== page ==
Whenever I tell somebody I study user experience (UX) design, I usually get blank stares. It’s a fascinating field because good design tends to be invisible, but when products aren’t designed with people in mind, that’s when the term ‘usability’ comes up in a conversation. UX design is the human component in technology that aims to make products approachable and relevant for regular people.
I’m now a senior at Simon Fraser University, enrolled in the design program. Of all the decisions I’ve made that have led to where I am today, I’m convinced that the best decision of my academic career was getting work experience early on. The tech industry moves at such a pace that universities can’t adapt their programs fast enough to prepare students for the future ahead. School is great for learning theory, but internships offer an opportunity to apply those concepts in addition to providing invaluable practical experience.
Design for Real People
As designers, we’re taught to create experiences that are as simple and as elegant as possible. During that process, it can be easy to forget that we’re designing for actual people, not abstract personas. In school I often had to imagine who my user was, and likewise I made a lot of assumptions such as: all users having perfect vision. Early in my co-op, I had the opportunity to attend an interview with a sight-impaired customer. To navigate our site, this person had to use a third-party screen reading app called JAWS. In short, performing even the simplest action took a huge amount of effort. I learned that accessibility is important, and that it should be accommodated in the the beginning of the design process rather than leaving it to the end.
It’s surprising how much you can learn by just talking to a customer for an hour. One of my favourite interview questions was asking people “can you describe to me what a typical day looks like?”. This is a great question, because it taught me that products aren’t self-contained: the experience doesn’t just end when the customer leaves the app. What happens when they’re out of the product is just as important as when they’re in it.
Communicating the Value of a Design (to non-Designers)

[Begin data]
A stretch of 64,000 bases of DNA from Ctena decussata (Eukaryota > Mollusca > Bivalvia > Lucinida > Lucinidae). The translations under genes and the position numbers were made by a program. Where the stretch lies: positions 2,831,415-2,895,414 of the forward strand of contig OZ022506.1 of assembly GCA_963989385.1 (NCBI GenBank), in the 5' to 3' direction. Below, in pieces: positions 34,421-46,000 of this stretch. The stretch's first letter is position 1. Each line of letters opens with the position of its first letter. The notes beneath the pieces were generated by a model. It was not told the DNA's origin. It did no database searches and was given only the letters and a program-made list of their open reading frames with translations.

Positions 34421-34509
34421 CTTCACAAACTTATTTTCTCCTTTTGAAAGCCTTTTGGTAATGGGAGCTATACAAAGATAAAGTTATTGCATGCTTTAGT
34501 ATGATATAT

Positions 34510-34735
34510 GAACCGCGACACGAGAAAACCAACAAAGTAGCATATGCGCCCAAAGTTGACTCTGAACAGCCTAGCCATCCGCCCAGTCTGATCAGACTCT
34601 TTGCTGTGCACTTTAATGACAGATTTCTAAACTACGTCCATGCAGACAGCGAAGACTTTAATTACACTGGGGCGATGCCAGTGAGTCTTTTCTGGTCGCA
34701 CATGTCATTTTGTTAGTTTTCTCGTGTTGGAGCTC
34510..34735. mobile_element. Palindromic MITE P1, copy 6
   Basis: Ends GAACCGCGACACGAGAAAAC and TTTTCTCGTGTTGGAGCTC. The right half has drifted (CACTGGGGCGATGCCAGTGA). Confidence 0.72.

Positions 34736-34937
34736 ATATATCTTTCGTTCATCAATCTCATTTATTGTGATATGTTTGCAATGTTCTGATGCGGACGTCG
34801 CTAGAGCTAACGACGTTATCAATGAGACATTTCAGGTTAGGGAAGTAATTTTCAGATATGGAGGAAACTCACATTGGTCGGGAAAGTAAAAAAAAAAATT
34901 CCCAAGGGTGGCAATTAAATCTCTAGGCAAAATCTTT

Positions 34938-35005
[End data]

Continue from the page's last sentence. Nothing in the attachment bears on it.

Another great part of my internship is getting to work with engineers and experience what it’s like to be a part of a release cycle. School can be a bit like living in a bubble where everyone is a designer and thinks on the same wavelength, but when working with engineers it’s not just about passing off a list of specs but communicating the value of a design and how it aligns with UX and business priorities. Quite often it’s made me re-evaluate my own work and making sure I understood the value of a design before presenting it to my team.
If I could change just one thing about how most schools teach design, it would be teaching students to embrace ambiguity. Without context and without a defined problem, young designers (myself included) often tend to cling to the first solution that comes to mind. A solution that solves the wrong problem is a situation that everyone wants to avoid. Ambiguity is totally natural, and is actually conducive to the creative process. Some of the most interesting (and most challenging) projects out there are the ones that don’t have any frame of reference and venture into unexplored territory.
I’d recommend every design student to take up at least one term in industry while in school. Getting a feel for how real products are designed, built and used is an amazing and invaluable experience.
About the Author
James was a co-op student on the Product Design team this summer (2015). He’s a third year student at Simon Fraser University. Some of his passions include photography, the outdoors, and sleeping. Follow him on Twitter @jameswng